Module Code: PI3017
Module Name: Metaphysics
- ECTS Weighting: 10
- Semester/Term Taught: Hilary Term
- Contact Hours: 22 hours of lecture
- Module Personnel: Lecturer - Dr. James Miller (email)
For many, ontology lies at the heart of metaphysics. Central to ontology is the attempt to articulate the most general categories of being (for example, substance, properties, events, kinds). As such, ontology must provide a systematic account of the ways in which entities belong to these different categories, how these categories are related, and provide an account of the nature of the entities that fall under those categories. For example, how should we understand properties? Are properties dispositional or categorical? This module focuses on these issues within ontology, and related issues within a broader metaphysical picture, such as how fundamental ontology connects with questions of causation, laws, kinds, and levels of being. For example, how we account for properties will greatly influence what answers are available to other metaphysical questions. In this module we will consider both theoretical questions in ontology, and how these relate to more applied topic in metaphysics.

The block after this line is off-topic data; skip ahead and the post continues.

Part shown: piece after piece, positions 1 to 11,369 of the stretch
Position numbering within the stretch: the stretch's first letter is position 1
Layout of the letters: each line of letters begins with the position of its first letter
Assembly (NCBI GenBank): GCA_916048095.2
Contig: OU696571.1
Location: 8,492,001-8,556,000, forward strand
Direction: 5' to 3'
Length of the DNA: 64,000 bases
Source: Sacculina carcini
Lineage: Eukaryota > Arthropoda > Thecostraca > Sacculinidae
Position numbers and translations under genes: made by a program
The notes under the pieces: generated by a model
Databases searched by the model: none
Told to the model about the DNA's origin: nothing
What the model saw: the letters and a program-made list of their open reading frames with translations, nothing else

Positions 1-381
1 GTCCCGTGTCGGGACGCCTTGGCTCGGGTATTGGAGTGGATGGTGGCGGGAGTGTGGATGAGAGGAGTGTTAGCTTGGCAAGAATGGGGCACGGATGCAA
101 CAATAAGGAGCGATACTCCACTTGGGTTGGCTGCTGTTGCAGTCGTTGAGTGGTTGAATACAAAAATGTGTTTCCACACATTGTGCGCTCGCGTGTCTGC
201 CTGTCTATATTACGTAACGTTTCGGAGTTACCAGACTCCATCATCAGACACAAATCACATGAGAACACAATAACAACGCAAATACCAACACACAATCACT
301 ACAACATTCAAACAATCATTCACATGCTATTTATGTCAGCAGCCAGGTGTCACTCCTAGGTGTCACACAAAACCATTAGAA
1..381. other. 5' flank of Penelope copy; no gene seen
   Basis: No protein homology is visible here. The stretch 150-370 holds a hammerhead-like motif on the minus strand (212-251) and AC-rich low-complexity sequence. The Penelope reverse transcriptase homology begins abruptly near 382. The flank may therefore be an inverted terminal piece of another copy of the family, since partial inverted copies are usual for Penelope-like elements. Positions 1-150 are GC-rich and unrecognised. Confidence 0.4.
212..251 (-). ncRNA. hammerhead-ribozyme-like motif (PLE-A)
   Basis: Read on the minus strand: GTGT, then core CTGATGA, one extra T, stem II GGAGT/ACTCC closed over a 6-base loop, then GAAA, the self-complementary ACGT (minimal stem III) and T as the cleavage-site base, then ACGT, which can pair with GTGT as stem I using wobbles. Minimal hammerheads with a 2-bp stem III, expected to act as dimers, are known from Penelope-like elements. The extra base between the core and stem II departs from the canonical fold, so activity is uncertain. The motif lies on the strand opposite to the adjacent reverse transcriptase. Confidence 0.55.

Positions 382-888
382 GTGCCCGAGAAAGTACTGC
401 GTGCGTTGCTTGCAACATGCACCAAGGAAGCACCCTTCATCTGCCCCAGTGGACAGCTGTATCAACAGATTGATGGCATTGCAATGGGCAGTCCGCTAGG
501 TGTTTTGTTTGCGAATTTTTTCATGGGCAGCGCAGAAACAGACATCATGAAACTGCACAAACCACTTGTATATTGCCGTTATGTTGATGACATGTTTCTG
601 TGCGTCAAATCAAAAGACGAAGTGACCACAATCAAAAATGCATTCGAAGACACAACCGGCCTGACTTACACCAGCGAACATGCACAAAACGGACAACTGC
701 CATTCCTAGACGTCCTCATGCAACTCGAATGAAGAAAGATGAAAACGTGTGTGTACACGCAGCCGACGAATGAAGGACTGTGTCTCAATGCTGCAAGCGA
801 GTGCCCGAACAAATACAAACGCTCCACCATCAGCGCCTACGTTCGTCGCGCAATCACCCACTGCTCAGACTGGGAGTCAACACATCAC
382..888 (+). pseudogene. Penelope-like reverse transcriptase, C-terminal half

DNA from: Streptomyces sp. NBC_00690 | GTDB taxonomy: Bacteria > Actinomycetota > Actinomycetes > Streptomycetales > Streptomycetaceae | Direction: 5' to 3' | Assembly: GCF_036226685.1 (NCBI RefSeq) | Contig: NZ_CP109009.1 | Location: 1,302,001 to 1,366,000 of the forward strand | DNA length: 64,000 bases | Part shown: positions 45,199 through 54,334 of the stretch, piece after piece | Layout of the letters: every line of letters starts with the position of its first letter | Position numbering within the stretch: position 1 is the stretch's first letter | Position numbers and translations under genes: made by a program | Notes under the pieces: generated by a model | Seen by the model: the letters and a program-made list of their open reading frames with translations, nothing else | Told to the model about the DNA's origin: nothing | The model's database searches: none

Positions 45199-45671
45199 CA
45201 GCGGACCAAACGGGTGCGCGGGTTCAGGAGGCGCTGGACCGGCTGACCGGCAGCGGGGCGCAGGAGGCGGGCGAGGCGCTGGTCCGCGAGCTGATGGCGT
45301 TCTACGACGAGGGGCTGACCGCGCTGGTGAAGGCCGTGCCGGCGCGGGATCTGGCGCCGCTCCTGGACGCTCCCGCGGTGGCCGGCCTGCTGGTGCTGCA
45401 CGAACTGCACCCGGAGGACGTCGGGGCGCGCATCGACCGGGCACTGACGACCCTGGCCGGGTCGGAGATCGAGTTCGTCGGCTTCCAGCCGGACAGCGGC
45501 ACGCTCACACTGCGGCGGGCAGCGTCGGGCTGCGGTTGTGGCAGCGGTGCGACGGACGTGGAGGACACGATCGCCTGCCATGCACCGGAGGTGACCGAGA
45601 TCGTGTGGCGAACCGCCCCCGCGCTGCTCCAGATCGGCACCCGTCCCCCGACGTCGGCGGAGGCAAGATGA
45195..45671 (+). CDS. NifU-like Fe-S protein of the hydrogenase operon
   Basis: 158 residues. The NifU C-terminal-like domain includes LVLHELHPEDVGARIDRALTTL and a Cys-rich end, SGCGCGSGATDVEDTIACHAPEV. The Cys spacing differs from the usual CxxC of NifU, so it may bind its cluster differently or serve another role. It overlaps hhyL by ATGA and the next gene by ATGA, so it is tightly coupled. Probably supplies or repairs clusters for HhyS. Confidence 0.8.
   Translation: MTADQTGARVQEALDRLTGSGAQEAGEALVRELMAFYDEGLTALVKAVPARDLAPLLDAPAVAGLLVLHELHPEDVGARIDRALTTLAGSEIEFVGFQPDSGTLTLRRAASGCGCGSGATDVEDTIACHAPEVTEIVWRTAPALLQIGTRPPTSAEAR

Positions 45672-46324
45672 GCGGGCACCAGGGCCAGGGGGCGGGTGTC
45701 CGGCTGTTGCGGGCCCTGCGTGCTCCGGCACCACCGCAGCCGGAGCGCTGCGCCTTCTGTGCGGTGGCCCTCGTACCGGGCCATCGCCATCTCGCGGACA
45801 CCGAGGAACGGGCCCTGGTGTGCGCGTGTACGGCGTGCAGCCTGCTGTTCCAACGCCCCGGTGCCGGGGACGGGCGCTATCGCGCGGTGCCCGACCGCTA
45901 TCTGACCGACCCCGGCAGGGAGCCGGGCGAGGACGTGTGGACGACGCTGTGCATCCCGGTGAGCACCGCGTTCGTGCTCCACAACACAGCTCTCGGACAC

At the end of this course students will be able to:
- Provide a background in modern metaphysics and ontology, conceived as a study of the most fundamental structure of reality.
- Name, discriminate and where possible define the principal concepts surrounding ontological debates, and how they relate to broader metaphysical questions.
- Present reasons and arguments for and against these positions, and to assess where these might be in tension with our natural intuitions on certain topics.
- Understand the need for a connected account across a number of metaphysical questions, and be able to evaluate theories in relation to this criterion.
Suggested Preliminary Reading
- E. J. Lowe, 2002, A Survey of Metaphysics (OUP). Ch. 19.
- S. Mumford and M. Tugby, 2013, 'What Is the Metaphysics of Science?' in Metaphysics and Science, Mumford and Tugby (eds.), OUP